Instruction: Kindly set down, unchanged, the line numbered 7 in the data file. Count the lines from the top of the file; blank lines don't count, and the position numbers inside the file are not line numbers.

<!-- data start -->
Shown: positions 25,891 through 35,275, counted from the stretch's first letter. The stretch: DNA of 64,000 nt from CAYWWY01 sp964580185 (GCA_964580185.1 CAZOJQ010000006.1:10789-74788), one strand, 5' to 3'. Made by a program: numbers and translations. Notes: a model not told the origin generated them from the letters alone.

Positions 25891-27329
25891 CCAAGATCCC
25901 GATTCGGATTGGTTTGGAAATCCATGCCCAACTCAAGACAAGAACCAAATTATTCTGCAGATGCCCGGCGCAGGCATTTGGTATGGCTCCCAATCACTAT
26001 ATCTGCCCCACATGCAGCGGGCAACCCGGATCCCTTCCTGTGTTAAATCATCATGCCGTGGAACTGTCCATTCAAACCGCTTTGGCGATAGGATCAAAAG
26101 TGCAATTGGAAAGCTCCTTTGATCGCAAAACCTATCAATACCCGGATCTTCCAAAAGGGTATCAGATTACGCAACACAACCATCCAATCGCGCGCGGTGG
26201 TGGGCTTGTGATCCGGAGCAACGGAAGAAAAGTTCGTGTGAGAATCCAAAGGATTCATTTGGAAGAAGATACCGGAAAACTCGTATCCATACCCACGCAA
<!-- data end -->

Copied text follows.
26201 TGGGCTTGTGATCCGGAGCAACGGAAGAAAAGTTCGTGTGAGAATCCAAAGGATTCATTTGGAAGAAGATACCGGAAAACTCGTATCCATACCCACGCAA